It is Kakasahab, the older man, the younger man having been a decoy; her uncle rushes forward and forces her to put the garland over his head. He has already been paid a generous amount for Neera, and nothing will stop the wedding if he can help it! Even her aunt is a little appalled, but the deed is done.
In a great scene, Neera confronts her uncle about his deception and his greed—but again, although her life is ruined, there’s nothing much she can do. She does refuse to show up for the wedding photograph, in another hilarious scene. Note the groom’s displeasure.
On the day she is to leave for her new home (a mansion, according to her aunt), her uncle is packing up the entire family to go with her. This isn’t going down too well with Kakasahab (whose actual name is Keshav) and his elderly aunt (Vimala Vasishta), although they are resigned to it.
But Neera herself puts a stop to this plan. “Nobody will go with me” she says firmly. There’s a steely determination in her face and manner which does not bode well for her new family (or her old one).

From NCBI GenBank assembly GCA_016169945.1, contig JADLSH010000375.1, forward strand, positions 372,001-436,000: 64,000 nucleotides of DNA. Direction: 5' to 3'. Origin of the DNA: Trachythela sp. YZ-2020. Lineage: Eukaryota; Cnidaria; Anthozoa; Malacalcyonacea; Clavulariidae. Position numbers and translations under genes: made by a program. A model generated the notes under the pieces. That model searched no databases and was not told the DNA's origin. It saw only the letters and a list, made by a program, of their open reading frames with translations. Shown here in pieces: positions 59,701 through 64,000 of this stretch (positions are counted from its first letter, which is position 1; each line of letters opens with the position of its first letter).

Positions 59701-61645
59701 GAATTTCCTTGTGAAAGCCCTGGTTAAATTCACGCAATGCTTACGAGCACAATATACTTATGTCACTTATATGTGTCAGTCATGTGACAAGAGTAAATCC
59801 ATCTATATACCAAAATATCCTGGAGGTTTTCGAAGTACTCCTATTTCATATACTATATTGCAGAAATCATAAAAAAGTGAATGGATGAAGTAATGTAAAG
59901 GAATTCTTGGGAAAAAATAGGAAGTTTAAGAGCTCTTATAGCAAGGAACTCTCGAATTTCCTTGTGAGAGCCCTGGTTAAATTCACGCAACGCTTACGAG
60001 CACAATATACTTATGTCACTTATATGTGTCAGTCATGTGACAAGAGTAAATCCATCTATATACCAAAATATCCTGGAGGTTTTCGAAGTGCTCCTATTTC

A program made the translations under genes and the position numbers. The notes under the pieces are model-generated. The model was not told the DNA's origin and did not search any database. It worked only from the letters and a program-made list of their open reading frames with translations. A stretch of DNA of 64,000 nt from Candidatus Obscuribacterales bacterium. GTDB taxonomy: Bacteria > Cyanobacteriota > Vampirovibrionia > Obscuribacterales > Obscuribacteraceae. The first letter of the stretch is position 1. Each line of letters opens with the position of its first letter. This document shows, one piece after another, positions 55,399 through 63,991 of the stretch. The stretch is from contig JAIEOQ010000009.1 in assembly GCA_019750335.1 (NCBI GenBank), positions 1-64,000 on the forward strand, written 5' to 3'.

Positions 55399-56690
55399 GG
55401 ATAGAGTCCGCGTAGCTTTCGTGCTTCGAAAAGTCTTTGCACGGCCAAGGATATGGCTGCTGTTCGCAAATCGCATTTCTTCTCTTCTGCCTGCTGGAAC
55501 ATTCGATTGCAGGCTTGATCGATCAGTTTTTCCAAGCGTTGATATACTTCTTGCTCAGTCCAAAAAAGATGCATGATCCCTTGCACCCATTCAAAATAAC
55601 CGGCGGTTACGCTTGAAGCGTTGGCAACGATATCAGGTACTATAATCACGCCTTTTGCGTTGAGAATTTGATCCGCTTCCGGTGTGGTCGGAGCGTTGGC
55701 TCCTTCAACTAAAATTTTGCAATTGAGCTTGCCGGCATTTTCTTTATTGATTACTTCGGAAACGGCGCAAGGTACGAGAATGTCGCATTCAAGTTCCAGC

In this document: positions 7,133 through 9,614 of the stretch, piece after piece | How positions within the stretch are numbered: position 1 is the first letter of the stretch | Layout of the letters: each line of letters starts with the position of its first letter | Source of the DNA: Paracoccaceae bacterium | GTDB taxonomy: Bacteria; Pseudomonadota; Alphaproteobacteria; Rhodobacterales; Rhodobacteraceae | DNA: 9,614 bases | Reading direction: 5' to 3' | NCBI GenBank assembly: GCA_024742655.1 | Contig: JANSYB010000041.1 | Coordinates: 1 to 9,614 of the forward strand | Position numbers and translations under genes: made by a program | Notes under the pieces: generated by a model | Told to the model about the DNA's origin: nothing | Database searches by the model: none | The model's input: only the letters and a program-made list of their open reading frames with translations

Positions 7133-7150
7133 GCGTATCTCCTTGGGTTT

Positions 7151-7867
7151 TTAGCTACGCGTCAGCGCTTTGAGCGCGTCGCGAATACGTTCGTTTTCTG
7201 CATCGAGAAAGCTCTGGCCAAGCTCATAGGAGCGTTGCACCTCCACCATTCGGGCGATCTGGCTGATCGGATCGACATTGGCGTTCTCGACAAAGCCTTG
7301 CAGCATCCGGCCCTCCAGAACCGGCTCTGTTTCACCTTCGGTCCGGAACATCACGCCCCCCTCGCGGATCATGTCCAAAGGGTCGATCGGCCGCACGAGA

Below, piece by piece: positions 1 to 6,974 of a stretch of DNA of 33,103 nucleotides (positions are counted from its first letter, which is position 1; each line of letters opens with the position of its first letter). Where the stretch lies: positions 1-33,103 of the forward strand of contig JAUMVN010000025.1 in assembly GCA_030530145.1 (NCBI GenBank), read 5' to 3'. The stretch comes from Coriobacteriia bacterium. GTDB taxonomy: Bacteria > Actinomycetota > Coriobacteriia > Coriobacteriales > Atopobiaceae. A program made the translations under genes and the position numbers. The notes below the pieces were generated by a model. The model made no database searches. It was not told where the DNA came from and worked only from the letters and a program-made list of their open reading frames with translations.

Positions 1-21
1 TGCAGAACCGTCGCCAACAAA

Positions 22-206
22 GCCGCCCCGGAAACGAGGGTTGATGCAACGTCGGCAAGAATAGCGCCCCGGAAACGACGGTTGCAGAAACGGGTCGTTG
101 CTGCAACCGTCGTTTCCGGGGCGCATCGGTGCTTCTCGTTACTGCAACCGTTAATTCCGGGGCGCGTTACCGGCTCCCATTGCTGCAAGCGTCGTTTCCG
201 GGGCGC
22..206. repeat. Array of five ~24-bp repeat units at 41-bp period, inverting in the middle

She departs for Gangapur with Keshav, his aunt and his daughter Akka (Vasanti)—who is close to Neera’s age herself, and clearly sympathetic.
On the morning they arrive in Gangapur, Neera refuses to take tea to Keshav, making his aunt—Kaki—furious. Kaki gives Akka a cup for herself and throws Neera’s tea in the sink. Akka takes her cup out to Neera and offers it to her shyly, and asks if she can call Neera “sister” instead of “aunt”; this is quite fine with Neera, and the two girls are soon fast friends.